The usual knee-jerk reaction to the word “monster” is negative—very few people would be proud to call themselves monsters. Ferris, however, as she mines the distinctions between different types of monsters, not only resists the word’s most negative connotations, but revels in human connection rather than division as she contemplates what she called, in a New York Times interview, “our own inner monstrousness.”

“My Favorite Thing Is Monsters” helps both Ferris and her readers exorcise and embrace personal as well as societal monsters of the past and present. “Like monsters, we are creatures motivated by hunger,” she explained to the “Comics Journal” interviewer. “But also, like monsters, we are capable of mercy and love.”

 

“March: Book Three,” by John Lewis, Andrew Aydin, and Nate Powell

Re-posted from February 2018, in honor of MLK Jr. Day tomorrow. See links below for reviews of Book One and Book Two. If you haven’t read any of these yet, look for the Top Shelf boxed set of the whole trilogy.

“March: Book Three,” by John Lewis, Andrew Aydin, and Nate Powell. 192 pages, Top Shelf Productions, Aug. 2016. Paperback, $19.99, 8th grade and up.

Thanks to Better World Books, 215 S. Main St. in Goshen, for providing me with books to review. You can find all of these books at the store.

U.S. Representative John Lewis, who narrates the conclusion of his civil rights journey in “March: Book Three,” has been arrested at least 45 times, most recently in a 2013 rally for immigration rights. As one of the founders of the Civil Rights Movement and the last surviving speaker of the 1963 March on Washington—which culminated in Martin Luther King’s “I Have a Dream” speech—Lewis remains an advocate for getting in trouble. He calls this type of trouble “necessary trouble,” imperative when something in society is “not right, not fair, not just.” Continue reading ““March: Book Three,” by John Lewis, Andrew Aydin, and Nate Powell”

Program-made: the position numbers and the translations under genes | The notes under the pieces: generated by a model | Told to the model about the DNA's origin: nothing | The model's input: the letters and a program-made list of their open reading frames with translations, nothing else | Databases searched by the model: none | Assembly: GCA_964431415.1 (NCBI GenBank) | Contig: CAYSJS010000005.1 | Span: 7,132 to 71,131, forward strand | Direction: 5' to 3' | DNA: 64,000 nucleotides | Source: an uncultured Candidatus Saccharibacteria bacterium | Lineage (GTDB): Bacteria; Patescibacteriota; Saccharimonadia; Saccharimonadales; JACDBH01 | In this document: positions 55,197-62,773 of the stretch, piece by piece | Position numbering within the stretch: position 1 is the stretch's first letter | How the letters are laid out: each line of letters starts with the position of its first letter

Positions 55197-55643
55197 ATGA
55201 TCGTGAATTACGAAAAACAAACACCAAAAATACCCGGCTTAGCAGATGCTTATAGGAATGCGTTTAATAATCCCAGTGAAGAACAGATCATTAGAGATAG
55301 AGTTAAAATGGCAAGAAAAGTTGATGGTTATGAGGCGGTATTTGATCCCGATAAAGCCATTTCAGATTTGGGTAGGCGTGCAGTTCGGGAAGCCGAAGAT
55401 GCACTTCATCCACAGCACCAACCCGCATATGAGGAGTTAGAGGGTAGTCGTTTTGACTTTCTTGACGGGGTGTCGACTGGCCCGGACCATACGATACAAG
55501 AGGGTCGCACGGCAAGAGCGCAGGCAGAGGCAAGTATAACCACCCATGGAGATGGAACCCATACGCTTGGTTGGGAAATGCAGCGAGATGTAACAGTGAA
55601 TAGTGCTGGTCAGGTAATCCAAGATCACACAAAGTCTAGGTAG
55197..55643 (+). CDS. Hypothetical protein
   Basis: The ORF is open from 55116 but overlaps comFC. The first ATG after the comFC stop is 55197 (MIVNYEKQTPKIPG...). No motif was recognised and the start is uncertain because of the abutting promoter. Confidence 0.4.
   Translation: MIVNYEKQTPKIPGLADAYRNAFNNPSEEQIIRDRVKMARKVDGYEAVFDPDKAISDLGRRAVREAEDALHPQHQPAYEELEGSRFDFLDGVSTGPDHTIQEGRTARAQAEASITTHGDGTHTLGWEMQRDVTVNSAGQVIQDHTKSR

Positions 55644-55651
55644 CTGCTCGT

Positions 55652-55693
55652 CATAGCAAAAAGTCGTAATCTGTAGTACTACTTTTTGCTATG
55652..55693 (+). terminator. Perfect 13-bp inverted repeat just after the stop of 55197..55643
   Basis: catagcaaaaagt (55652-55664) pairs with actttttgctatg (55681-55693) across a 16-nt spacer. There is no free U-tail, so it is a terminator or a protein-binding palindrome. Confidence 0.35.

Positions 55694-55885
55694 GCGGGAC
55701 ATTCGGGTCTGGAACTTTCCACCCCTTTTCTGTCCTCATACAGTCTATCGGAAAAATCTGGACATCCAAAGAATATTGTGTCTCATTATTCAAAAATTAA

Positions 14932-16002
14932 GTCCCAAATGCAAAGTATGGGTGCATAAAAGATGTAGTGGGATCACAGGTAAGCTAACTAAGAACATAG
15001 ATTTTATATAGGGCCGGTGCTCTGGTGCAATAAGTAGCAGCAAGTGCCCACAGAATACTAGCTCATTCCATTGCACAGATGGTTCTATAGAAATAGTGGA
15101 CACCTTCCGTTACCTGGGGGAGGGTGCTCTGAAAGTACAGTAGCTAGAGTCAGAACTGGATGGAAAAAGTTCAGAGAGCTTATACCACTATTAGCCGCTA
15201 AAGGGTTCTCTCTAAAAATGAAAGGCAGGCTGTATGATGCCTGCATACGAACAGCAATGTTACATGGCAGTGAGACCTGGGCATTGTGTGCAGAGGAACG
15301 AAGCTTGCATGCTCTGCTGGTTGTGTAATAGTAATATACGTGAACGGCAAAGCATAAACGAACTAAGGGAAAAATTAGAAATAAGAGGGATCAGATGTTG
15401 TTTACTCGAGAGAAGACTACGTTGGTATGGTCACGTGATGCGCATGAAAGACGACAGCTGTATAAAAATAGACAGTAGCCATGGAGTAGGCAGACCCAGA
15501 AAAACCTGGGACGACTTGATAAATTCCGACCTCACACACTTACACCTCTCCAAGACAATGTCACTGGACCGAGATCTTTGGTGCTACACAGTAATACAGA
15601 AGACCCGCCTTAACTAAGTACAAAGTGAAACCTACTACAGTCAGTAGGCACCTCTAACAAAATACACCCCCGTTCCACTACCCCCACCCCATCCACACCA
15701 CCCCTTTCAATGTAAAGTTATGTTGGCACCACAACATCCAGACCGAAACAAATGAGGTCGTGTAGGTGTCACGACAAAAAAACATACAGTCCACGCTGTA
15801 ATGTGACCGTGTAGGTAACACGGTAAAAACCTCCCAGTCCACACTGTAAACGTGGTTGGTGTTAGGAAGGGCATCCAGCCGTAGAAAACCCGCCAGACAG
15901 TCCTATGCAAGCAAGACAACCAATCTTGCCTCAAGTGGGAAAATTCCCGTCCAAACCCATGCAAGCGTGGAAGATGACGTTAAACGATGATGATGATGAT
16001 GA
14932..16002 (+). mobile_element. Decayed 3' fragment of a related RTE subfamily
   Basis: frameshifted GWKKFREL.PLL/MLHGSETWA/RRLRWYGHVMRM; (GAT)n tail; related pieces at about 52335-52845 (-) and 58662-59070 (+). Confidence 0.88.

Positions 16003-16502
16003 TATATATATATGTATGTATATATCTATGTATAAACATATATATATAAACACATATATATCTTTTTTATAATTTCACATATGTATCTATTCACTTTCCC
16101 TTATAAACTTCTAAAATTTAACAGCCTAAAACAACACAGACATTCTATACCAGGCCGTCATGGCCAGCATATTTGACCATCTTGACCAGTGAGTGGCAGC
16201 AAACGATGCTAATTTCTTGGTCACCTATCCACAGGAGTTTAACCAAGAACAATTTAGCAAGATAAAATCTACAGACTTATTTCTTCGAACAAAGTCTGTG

Brazen: Rebel Ladies Who Rocked the World

“Brazen: Rebel Ladies Who Rocked the World,” by Penelope Bagieu. Trans. Montana Kane. 296 pp. First Second. Cloth, $24.99; paper, $17.99. Ages 13+.

Thanks to Better World Books, 215 S. Main St. in Goshen, for providing me with books to review. You can find or order all of the books I review at the store.

“Brazen: Rebel Ladies Who Rocked the World” is a powerhouse collection of 29 biographical comics about women from around the world who got things done—or, in some cases, are still at it. Comics bios can be difficult to pull off: I’ve seen a lot of clunky ones that fail to use the genre to its best effect, and get squashed by the weight of wordy exposition. Penelope Bagieu, however, is a master of the genre. Her instinct for the arc of a life is spot-on, well-balanced by emotionally dense visuals that keep the story moving, while also conveying humor and compassion.

Take for example, the first three panels of the book, which introduce Clementine Delait, a bearded lady born in eighteenth-century France:

Continue reading “Brazen: Rebel Ladies Who Rocked the World”